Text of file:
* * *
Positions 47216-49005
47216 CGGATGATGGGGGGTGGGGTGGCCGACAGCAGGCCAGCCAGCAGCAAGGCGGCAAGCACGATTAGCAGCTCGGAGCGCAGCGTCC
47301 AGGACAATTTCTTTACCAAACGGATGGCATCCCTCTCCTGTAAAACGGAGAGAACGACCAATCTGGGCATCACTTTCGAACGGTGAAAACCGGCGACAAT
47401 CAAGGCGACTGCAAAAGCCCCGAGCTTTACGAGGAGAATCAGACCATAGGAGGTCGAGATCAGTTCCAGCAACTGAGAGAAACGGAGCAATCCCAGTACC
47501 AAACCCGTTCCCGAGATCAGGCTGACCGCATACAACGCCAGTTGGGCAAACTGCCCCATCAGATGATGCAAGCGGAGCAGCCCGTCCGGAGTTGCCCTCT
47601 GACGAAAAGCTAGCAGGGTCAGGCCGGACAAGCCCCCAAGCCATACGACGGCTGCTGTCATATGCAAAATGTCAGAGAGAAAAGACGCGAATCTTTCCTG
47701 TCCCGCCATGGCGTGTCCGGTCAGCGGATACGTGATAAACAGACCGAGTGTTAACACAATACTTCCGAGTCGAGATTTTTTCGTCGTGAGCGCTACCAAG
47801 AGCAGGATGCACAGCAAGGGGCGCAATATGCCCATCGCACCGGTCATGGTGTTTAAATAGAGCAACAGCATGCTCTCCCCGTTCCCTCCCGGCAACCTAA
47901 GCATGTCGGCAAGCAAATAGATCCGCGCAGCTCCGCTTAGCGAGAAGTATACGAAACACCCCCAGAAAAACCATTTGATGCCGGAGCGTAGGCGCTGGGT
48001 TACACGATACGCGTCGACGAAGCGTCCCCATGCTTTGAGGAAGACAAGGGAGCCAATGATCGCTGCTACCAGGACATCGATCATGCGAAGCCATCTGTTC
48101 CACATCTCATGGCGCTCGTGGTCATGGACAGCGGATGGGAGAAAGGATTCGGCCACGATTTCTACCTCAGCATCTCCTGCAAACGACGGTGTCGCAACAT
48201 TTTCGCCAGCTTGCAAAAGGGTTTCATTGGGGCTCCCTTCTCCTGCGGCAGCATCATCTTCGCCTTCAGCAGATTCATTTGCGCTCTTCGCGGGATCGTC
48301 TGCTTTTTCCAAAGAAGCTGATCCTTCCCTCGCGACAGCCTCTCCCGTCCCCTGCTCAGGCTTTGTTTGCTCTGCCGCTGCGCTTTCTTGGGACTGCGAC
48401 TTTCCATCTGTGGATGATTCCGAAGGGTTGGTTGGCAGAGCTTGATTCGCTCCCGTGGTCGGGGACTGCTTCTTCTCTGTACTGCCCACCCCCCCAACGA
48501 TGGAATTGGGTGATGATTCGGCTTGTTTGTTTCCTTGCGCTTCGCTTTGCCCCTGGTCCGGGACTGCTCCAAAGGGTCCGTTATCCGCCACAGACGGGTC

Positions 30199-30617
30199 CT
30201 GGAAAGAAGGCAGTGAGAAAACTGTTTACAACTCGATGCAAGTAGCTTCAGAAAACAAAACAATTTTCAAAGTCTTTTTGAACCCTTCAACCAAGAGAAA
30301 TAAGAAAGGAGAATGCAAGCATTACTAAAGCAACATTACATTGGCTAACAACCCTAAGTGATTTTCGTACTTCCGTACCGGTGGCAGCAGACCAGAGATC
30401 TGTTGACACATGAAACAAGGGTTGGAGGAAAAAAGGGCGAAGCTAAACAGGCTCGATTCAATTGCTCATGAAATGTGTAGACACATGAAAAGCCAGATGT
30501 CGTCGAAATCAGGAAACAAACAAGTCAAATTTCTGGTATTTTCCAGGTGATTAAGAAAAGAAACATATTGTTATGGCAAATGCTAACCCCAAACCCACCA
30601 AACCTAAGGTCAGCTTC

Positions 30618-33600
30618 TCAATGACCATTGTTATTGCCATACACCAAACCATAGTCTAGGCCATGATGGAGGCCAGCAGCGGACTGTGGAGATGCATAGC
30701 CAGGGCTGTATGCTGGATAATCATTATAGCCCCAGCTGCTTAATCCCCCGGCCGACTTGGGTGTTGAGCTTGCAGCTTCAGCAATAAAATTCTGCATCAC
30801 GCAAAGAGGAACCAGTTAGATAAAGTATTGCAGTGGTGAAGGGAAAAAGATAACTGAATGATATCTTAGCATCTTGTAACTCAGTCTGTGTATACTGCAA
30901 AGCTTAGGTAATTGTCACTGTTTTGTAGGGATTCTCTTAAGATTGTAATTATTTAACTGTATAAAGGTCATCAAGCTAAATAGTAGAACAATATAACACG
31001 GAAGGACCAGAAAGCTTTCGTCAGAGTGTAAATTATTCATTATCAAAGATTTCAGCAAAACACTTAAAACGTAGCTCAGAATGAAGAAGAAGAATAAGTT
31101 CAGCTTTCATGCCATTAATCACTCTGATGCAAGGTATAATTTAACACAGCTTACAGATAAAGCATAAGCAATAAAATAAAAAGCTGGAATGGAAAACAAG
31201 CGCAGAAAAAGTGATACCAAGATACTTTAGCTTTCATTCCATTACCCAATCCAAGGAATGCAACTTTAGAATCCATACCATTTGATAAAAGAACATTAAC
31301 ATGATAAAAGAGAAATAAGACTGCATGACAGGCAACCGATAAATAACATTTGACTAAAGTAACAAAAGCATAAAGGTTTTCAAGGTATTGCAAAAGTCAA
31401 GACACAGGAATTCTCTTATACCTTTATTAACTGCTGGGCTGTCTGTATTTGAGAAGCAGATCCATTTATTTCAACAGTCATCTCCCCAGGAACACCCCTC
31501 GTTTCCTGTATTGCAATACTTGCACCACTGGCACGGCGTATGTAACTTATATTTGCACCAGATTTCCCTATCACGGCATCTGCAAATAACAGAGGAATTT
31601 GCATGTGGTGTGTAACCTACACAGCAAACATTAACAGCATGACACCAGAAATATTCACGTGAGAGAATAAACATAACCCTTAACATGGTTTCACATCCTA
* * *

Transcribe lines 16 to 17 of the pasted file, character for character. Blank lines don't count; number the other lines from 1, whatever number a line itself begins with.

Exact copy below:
Positions 30199-30617
30199 CT